One must wonder, however, whether the Party was truly unaware of this, or if this was in fact a self-conscious attempt to rework Dostoevsky into a national hero in spite of the obvious philosophical problems, a process Fuelloep-Miller describes as “turning Dostoevsky into a museum piece” (Fuelloep-Miller 1951). Many prominent Soviet literary critics and political figures, including Lenin himself, were very much aware of Dostoevsky’s grim view of revolutionary ideologies. Indeed, even the critics who made this argument did it with some equivocation; Pereverzev, the primary critic proposing Dostoevsky as a revolutionary prophet, wrote that “Dostoevsky was a revolutionary and a reactionary at one and the same time; in him both revolutionary and reactionary strains sounded with equal verve…In [Dostoevsky] revolution is always fraught with reaction, and reaction fraught with revolution” (Seduro 1957). This is perhaps not an entirely honest reading of Devils, which featured unarguably vitriolic fictional caricatures of the likes of Nechayev (Pyotr Verkhovensky) and Granovsky (Stepan Verkhovensky) and has little redeeming to say about revolutionaries in general (Dostoevsky 1992). Nevertheless, Pereverzev’s is by no means an argument made in ignorance of the novel’s reactionary elements. Nor was it accepted uncritically by other Soviet Dostoevsky scholars of his time; Gorbachov and Tseitlin were particularly critical. Tseitlin rejected Pereverzev’s statement that Dostoevsky was simultaneously reactionary and revolutionary, writing in 1931 that “Dostoevsky was always an ideologist of the second group [the reactionary bourgeoisie], never for a moment in the ranks of the first [the raznochi]” (Seduro 1957).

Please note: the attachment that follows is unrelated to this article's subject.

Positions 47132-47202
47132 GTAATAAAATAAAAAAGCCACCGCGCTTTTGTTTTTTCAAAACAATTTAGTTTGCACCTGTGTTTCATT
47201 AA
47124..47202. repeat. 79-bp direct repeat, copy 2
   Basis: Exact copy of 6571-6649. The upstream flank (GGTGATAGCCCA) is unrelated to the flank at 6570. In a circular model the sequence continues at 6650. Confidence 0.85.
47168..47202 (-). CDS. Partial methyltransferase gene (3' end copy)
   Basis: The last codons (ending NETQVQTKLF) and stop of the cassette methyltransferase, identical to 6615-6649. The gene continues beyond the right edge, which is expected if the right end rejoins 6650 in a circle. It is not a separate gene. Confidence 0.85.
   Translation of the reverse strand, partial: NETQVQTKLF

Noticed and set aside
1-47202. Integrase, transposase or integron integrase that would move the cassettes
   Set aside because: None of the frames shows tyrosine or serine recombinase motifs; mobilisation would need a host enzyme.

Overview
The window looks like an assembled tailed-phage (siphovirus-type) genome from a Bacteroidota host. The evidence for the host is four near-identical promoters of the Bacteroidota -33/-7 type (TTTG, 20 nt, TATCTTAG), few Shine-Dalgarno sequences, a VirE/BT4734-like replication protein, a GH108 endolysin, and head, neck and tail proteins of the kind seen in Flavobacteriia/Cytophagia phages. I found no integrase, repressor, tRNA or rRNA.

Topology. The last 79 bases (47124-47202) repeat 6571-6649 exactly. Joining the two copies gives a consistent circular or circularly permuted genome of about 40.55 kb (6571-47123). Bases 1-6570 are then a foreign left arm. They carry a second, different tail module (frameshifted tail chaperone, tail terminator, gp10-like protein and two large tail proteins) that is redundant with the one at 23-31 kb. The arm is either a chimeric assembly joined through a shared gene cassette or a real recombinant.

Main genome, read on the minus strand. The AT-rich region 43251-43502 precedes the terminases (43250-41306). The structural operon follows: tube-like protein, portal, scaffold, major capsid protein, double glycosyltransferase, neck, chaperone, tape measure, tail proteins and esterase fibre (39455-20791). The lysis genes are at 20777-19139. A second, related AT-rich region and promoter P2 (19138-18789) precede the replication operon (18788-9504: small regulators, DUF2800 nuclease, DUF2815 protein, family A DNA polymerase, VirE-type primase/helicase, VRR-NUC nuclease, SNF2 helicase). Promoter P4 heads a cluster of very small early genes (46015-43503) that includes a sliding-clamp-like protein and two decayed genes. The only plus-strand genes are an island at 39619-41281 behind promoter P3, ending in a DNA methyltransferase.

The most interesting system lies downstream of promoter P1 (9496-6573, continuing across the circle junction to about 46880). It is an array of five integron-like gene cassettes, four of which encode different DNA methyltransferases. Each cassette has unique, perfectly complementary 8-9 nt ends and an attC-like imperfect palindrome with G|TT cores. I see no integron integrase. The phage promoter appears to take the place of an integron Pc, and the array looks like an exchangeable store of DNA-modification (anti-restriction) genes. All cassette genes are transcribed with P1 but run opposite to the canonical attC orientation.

In addition to Marxist-Leninist critique from critics such as Gorky and Tseitlin and revolutionary reinterpretation by the likes of Pereverzev, Dostoevsky was also subject to extensive formalist critique during the time of Lenin and the early Stalin years. This produced arguably the greatest piece of Dostoevsky scholarship to come out of the USSR: Bakhtin’s Problems of Dostoevsky’s Poetics. Bakhtin argued that dialog and polyphony are central to Dostoevsky’s novels, which each character representing a variety of ideas rather than a single personality (Bakhtin 1984). Bakhtin’s criticism was unpopular with many Marxist thinkers such as I Grossman-Roshchin, who saw the work as ignoring the important ideological implications of Dostoevsky’s work and leading Dostoevsky studies down a false “idealistic and anti-class path” (Seduro 1957). Shortly after publication of this work, Bakhtin was exiled to Kazakhstan, officially because of alleged involvement in the underground Vosskressenie movement. Several others continued in his vein of formalist criticism, but this type of critique was less popular than the Marxist-informed ideology criticism and was eventually all but eradicated from Soviet thought due to its “anti-class” tendencies during the era of Socialist Realism.